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1329 Battle of Pelacanon  (Pelecanum) ★ ★ ★ ★ ★
Outcome: A costly defeat by the Turks and the final loss of Asia Minor for Byzantium 10-11 June 1329
War  &  Enemy: Enemy:
Ottoman Turks
War:
Byzantine-Ottoman Wars
Battle Type:
Pitched Battle
The Battlefield Pelacanon Location:
Maltepe in modern Turkey, in Bithynia, near Nicomedia
Modern Country:
Turkey
  The Byzantines(emperor:  Andronikos III Palaiologos) The Enemies
Commander: Emperor Andronicus III Sultan Orhan I
Forces: 4,000 8,000
Losses: heavy
Background story: By the accession of Andronicos III on the throne of Byzantium in 1328, the Byzantine territories in Anatolia had dramatically shrunk from almost all of the west of modern Turkey forty years earlier to a few scattered outposts along the Aegean Sea and a small core province around Nicomedia within about 150 km of the capital city Constantinople.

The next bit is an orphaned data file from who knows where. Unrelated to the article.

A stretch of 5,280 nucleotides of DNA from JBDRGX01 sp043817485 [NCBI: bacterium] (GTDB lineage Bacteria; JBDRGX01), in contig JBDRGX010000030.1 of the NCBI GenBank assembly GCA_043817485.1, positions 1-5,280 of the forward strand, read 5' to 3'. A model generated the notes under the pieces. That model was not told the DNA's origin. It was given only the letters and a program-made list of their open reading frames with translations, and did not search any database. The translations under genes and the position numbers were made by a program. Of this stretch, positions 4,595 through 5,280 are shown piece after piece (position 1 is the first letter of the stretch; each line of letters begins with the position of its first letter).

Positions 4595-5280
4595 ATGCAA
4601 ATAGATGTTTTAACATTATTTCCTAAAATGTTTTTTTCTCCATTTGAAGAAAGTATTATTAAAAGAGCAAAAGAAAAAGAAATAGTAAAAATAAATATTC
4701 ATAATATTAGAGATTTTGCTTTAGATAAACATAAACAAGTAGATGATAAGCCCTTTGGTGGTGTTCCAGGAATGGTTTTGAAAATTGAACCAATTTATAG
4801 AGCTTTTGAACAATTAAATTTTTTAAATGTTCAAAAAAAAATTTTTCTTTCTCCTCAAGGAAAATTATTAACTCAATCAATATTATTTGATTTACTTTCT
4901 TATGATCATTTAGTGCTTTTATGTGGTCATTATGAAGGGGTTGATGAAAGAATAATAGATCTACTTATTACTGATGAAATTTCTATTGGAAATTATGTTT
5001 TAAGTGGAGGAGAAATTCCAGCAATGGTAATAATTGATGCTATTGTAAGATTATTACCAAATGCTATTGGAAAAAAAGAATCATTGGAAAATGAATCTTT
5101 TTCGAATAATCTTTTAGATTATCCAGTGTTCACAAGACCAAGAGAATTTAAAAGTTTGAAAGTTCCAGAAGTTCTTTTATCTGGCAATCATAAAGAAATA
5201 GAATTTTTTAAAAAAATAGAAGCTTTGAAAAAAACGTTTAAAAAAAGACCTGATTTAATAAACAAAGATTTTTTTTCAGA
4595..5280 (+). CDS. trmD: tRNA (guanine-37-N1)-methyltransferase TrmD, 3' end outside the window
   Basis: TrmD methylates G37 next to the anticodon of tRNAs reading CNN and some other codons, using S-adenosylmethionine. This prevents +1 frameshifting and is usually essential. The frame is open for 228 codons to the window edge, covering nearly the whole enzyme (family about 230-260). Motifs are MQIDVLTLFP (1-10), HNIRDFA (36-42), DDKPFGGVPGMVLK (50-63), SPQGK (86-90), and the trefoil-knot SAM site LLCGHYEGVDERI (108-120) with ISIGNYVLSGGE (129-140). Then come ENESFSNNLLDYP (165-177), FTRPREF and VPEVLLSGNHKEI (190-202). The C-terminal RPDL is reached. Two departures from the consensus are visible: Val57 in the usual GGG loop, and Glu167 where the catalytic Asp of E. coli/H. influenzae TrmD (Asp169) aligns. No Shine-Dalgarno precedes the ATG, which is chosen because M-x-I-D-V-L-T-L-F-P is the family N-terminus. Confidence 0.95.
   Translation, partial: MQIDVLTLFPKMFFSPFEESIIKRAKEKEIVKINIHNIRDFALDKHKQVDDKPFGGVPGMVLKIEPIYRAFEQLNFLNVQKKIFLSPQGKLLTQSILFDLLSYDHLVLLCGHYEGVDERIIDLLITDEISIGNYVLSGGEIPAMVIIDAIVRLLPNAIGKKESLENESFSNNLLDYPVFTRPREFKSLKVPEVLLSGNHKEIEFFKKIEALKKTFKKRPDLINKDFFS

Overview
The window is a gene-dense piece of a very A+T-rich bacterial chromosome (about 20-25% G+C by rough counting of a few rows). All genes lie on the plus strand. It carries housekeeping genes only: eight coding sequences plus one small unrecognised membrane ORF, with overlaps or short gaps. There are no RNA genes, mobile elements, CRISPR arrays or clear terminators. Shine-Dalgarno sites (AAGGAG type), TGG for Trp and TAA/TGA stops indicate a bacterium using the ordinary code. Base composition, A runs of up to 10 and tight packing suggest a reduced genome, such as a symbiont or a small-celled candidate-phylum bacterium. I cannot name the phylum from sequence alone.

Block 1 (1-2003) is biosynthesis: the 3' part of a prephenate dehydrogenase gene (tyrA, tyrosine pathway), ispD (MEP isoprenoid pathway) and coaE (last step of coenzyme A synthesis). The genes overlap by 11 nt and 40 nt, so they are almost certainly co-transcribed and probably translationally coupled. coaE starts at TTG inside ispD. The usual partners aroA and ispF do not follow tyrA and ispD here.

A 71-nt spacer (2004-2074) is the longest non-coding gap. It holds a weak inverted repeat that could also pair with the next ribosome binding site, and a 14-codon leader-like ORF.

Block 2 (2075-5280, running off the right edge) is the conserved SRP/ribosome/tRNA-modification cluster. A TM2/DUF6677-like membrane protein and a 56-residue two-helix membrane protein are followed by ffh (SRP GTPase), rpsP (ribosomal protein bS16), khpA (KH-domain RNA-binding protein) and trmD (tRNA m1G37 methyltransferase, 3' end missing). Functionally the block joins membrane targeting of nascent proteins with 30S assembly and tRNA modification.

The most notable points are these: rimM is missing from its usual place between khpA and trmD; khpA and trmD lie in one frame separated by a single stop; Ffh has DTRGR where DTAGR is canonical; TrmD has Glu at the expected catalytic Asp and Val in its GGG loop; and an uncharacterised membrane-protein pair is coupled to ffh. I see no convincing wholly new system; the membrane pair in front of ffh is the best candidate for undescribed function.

Everywhere the Turks were attacking and taking land from the Byzantines. Andronicos decided to relieve the important besieged cities of Nicomedia and Nicaea and hopefully restore the frontier to a stable position. Together with the Grand Domestic John Kantakouzenos, Andronicos led an army of about 4,000 men, which was the greatest he could muster along the Sea of Marmara towards Nicomedia.
The Battle:
Pelacanon
Ottoman cavalry
At Pelekanon, near Nicomedia, an Ottoman Turkish army blocked the advance of the Byzantine army. Parts of each army clashed and the Turks were driven off. However, the bulk of the Turkish army withdrew into the hills north of the battlefield and Andronicus could advance no further while it was intact. Further skirmishes resulted in the emperor sustaining light wounds. A rumor was spread that he was mortally wounded and morale plummeted, resulting in panic. The Turks attacked the Byzantines, causing them heavy casualties until the Kantakouzenos was able to organize the return of the army to Constantinople by sea.
Noteworthy:
Aftermath: A defeat with long-term consequences. Never again did a Byzantine army attempt to regain any Asian territory. The historic cities of Nicomedia and Nicaea were soon captured and Byzantine control across the Bosporus was lost for ever.